Wednesday, August 03, 2022

The war of blame-shifting

"Let me apologise on behalf of the government. The electoral commission must be given whatever they want, whenever they want it in order to be able to carry out the free, fair, and justifiable election." - 3 August, 2022

The discerning among us will realise that the underlined italicised words have the effect of shifting blame from the maker of the statement to the beleaguered IEBC. The speaker apologises - and adds that it wasn't his fault. It was that other fellow who done us wrong. I did my job. Leave me alone.

It frequently surprises me the lengths to which men with power will go to avoid carrying the can for their decisions. This man is no different. He does as he pleases. Then when the shit hits the fan, he dissembles. When that doesn't work, he finds some hapless underling to blame for his actions. He almost never takes responsibility for his actions. It is almost always someone else's fault. Kwani mnataka nifanye nini? seems to be his modus operandi.

Despite the theatrical antics one or two irascible Kenyans, everyone and their cat knows that general election in Kenya shall be held at the end of five years after the previous general election. This is not rocket science. With this cast-in-stone calendar in mind, and knowing that polling stations in Kenya are public schools, no government official, regardless of his station in the firmament of the state, can pretend not to know this fact. Consequently, planning for the "disruption in the school calendar" during an election year should not be the cause of poor planning or poor execution of existing plans.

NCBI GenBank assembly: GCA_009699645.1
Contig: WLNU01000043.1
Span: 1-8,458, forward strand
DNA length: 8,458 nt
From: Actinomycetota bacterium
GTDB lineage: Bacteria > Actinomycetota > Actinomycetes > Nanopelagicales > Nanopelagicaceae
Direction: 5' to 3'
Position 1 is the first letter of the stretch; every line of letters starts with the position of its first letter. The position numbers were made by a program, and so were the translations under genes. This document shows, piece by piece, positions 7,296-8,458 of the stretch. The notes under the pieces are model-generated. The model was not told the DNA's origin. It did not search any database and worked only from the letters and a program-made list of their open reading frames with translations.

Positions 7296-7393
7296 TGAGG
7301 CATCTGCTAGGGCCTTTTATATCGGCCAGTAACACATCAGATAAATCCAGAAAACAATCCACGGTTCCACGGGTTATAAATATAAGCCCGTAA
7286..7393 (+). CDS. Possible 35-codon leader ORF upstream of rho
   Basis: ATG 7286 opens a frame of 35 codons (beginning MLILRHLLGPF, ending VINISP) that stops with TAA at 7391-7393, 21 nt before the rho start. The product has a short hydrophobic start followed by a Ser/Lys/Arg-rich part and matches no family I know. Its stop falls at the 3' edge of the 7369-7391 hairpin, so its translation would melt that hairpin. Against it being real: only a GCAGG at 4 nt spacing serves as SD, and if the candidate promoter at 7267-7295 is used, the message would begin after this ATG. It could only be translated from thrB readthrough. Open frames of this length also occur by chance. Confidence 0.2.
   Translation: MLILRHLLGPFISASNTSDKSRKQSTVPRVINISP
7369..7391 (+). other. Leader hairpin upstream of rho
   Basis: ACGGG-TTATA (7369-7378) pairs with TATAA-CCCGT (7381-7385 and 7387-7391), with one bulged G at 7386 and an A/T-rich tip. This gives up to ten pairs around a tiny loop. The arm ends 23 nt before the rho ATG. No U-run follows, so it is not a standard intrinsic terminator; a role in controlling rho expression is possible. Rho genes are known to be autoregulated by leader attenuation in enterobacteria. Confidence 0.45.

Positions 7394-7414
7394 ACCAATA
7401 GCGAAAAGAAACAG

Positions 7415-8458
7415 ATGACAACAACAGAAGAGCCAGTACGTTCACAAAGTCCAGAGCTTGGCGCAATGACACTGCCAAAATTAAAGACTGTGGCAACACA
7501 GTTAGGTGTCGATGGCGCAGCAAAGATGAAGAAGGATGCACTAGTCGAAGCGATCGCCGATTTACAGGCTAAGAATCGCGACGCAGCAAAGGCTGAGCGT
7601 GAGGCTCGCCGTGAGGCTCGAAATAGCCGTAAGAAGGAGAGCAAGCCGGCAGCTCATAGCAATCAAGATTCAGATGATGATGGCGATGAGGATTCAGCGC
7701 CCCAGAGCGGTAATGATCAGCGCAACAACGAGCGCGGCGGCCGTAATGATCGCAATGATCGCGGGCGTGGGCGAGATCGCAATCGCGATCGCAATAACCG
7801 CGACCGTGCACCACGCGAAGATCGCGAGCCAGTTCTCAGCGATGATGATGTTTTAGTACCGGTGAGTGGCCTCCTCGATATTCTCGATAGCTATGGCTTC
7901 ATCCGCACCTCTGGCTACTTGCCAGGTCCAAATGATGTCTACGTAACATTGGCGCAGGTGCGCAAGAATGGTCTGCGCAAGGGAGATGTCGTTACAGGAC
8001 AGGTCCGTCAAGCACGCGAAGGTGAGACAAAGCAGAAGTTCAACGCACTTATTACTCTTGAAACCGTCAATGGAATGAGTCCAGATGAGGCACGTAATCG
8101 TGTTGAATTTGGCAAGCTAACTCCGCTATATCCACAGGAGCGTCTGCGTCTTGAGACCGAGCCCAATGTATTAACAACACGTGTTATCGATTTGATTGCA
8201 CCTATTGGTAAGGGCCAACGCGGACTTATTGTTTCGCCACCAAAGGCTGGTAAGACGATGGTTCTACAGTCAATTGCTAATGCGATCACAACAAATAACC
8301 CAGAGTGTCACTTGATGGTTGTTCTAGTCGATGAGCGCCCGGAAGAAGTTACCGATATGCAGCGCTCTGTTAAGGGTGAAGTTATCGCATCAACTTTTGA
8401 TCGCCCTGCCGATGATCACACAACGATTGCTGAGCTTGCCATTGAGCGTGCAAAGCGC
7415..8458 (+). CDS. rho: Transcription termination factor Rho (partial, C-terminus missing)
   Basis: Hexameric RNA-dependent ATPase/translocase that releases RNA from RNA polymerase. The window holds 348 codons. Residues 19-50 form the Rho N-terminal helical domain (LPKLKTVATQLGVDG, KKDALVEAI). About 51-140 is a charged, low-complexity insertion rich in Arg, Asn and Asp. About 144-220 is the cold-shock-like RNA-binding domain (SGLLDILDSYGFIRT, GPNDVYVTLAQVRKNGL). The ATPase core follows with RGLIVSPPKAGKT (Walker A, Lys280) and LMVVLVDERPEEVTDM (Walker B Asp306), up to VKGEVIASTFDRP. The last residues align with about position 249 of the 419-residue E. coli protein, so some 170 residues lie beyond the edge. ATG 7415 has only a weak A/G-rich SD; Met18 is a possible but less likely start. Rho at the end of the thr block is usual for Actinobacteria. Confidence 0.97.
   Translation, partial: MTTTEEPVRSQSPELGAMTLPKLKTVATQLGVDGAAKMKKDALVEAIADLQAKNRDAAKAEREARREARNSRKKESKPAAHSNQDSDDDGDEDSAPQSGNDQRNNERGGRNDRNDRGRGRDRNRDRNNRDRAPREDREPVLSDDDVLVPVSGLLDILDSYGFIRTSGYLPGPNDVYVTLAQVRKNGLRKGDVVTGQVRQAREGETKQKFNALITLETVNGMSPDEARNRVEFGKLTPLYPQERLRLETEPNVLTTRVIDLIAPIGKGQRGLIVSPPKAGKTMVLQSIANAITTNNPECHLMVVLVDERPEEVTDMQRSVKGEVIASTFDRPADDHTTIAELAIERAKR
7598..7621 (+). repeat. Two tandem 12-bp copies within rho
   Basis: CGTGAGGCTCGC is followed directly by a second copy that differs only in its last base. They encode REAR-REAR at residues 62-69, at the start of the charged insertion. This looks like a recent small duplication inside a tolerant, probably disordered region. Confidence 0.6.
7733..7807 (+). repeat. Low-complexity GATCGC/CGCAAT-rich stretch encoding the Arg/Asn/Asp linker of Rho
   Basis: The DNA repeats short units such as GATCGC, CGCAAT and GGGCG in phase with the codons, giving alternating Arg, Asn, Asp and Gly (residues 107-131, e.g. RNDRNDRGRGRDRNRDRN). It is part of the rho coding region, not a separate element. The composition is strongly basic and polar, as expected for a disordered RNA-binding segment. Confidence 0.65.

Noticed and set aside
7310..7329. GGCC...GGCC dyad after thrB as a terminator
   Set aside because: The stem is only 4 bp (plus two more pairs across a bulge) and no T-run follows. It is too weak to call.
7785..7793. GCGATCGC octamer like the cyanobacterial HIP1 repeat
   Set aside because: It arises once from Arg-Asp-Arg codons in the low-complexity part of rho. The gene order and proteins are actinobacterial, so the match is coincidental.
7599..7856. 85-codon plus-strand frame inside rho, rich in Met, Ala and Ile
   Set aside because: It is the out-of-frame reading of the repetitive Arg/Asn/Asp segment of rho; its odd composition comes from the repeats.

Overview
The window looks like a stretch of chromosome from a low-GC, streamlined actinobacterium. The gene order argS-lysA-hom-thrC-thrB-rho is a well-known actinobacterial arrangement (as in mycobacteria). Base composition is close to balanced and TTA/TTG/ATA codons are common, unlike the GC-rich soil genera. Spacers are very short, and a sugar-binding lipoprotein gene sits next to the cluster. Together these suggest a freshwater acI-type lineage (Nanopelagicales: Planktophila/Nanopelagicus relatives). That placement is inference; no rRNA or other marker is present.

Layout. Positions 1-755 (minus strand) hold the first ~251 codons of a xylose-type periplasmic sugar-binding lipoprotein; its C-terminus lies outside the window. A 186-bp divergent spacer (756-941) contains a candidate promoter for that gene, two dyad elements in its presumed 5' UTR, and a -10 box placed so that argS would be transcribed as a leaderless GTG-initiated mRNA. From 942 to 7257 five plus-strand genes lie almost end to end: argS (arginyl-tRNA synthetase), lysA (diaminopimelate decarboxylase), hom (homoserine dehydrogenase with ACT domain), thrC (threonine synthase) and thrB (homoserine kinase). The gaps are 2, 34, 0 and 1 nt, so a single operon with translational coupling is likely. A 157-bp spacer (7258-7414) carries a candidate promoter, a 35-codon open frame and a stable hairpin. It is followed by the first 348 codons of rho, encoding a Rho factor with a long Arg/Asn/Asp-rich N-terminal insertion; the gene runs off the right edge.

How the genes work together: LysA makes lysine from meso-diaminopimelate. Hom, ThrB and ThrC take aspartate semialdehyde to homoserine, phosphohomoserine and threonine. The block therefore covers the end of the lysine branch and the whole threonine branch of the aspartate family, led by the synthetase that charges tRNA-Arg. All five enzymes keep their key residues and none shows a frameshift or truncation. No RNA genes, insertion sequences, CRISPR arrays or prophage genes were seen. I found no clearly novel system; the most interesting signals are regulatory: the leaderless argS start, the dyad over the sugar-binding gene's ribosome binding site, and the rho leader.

A responsible person would admit that they were wrong and leave it at that. A responsible person would know that sifting blame is the sign of a bad leader. But responsible persons do not consistently behave the way our speaker does. His notoriety is no longer amusing. Since he took up his job, he has acted as if he is surrounded by utter imbeciles, that only he knows what is best for everyone else, that his public statements are made for our own good, that he has no obligation to be careful, dignified or kind. He acts the way he does because he is utterly confident in the justness of his ill-judged causes and, more crucially, that he can and shall get away with them all.

Responsible behaviour is not a feature of the majority of his work colleagues, though. Few of them take the time to carefully consider the import of their public statements. They indulge in the most callous acts in the course of their official duties secure in the knowledge that the hoi polloi can do nothing about it - save, perhaps, to vent on social media sites, a largely futile fact in the face of social media engineering by well-resourced #547 "bloggers".

In 2003, in the wake of the Yote Yawezekana Bila Moi moment, Kenyans were found to be the most optimistic people in the world. That moment did not last. If the same Kenyans who responded to that poll were asked the same question today, how much are you willing to wager that the poll will reveal depths of despondency only experienced by people living in a war zone?

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